In the healing philosophy of the Far East the energy flow in our environment is reflected in our bodies. In the system of the Five Elements, it is the Water Element that corresponds to the night-time in the daily cycle and the winter in the yearly cycle. The organs associated with water and thus winter are the kidneys and the urinary bladder. Isn’t it amazing that your two kidneys, which are the size of your fists, can filter you blood, all one and a half gallons of it, 400 times a day! The adrenals are associated with the kidneys and … Continue reading

Homeless for the Holidays

On a cold December evening in 1962, I was walking home along Nicollet Avenue enjoying the elaborate holiday displays when I saw a man leaning against a store window. His wellworn wool coat was fully buttoned against the cold air and one boot was slit open to accommodate a bandaged foot. He held pencils in one hand and a metal cup in the other. I put a dollar into the cup and accepted a pencil. He spoke softly, something I couldn’t make out. I leaned in and asked, “What was that?” Louder he said, “Thank you; God bless you.” I … Continue reading

Tell Me A Story

A young mother in residential treatment uses her words to share her story with her 3-year-old son I am Michelle O., a 23-year-old recovering alcoholic, and mother of a three-year-old little boy named Cooper. During my time in residential, my counselor gave me one last treatment assignment: He asked me to write a book explaining my addiction in a way that my son would understand. Although this seemed intimidating at first, as I began to write I recognized more ways that I could personalize the story in a way that would be familiar to my son. I found ways to … Continue reading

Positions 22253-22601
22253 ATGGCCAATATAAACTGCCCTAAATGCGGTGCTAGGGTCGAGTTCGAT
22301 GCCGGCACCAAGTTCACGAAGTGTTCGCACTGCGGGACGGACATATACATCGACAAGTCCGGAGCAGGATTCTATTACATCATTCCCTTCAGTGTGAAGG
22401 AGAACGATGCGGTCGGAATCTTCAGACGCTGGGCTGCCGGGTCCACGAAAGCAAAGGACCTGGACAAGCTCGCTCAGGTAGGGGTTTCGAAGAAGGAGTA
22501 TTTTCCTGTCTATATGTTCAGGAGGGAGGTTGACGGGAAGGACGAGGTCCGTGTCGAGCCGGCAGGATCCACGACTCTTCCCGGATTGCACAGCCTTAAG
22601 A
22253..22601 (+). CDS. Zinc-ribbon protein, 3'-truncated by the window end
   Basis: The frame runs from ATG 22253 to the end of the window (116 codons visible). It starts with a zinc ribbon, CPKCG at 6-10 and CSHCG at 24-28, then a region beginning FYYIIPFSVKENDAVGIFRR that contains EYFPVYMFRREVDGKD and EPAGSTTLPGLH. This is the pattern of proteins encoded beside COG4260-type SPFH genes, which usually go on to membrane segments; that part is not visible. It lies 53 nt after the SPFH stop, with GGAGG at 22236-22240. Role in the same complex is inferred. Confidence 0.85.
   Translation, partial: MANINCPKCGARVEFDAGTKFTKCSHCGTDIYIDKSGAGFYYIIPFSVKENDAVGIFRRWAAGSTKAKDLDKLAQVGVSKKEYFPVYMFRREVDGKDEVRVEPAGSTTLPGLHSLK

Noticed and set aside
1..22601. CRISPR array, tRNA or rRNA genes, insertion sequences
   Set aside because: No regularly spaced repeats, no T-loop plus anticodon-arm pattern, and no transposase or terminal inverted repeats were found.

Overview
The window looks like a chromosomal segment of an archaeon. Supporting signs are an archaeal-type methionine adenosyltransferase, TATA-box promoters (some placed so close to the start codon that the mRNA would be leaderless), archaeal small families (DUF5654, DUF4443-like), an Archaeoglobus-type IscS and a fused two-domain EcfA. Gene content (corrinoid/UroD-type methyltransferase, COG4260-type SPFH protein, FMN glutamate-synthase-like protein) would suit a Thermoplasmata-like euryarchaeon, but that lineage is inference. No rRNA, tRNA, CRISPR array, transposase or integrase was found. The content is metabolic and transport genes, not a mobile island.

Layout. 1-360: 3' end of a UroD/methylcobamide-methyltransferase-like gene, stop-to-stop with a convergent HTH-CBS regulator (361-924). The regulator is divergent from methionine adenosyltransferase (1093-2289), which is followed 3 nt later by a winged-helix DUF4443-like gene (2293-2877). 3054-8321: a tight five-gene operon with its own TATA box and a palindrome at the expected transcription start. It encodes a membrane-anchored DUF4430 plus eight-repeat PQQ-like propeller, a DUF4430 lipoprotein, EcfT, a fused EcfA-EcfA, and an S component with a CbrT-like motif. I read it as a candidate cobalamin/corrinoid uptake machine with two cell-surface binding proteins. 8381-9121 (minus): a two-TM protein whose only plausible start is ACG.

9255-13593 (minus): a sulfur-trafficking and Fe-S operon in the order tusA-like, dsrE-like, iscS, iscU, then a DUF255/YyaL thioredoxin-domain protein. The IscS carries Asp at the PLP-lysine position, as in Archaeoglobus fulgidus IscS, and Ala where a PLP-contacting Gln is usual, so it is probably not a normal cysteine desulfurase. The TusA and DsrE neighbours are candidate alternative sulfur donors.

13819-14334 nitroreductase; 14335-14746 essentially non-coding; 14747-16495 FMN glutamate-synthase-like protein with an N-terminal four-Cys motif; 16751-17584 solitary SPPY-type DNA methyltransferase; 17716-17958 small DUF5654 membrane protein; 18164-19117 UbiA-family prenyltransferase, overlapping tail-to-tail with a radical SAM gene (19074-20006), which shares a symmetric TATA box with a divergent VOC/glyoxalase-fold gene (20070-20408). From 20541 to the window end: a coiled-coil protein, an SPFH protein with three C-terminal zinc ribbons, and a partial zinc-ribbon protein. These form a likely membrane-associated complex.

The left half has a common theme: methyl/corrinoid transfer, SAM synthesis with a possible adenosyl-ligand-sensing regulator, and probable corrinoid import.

Gratitude? Yes, Please

“Enough is a feast.” — Buddhist Proverb One rainy afternoon while I sat reading in the den of my home with a warm mug of coffee to one side, and a purring cat on the other, I came across a little gem of a story. It spoke to me about resiliency — the ability people have to bounce back after tragedy or trauma. It was also about Abraham Lincoln, and an account documented in the early years of the Civil War: A young man living in Kentucky had been enticed into the rebel army. After a few months he became … Continue reading

Living in the Wake of Addiction: Lessons for Courageous Caregivers

Many people in recovery from a substance use disorder (SUD) say that being restless, irritable, and discontent began long before they ever tried to medicate those feelings with their first drink or drug. Until they experience recovery, these emotions can sometimes make the person feel like everyone else but them has received a different instruction manual for life. But what about the person who is in a relationship with someone with a SUD? How do they learn to handle the extreme anxiety, stress, worry, and need to control that they might feel when their loved one experiences SUD? Where is … Continue reading

When in Doubt Say Something Bizarre

No matter what progress we may have made in taking better care of ourselves in our day to day lives, we are in danger of leaving that progress behind when we pack for our holiday trips — whether the trip is cross country or just across town. Consider the strange phenomenon of instant age regression when you step across the threshold of your parents’ home. You may be 42 when you step onto the porch, but once inside the house your psyche automatically shrinks to 12. Or think about the certainty with which you feel that you “have to” be … Continue reading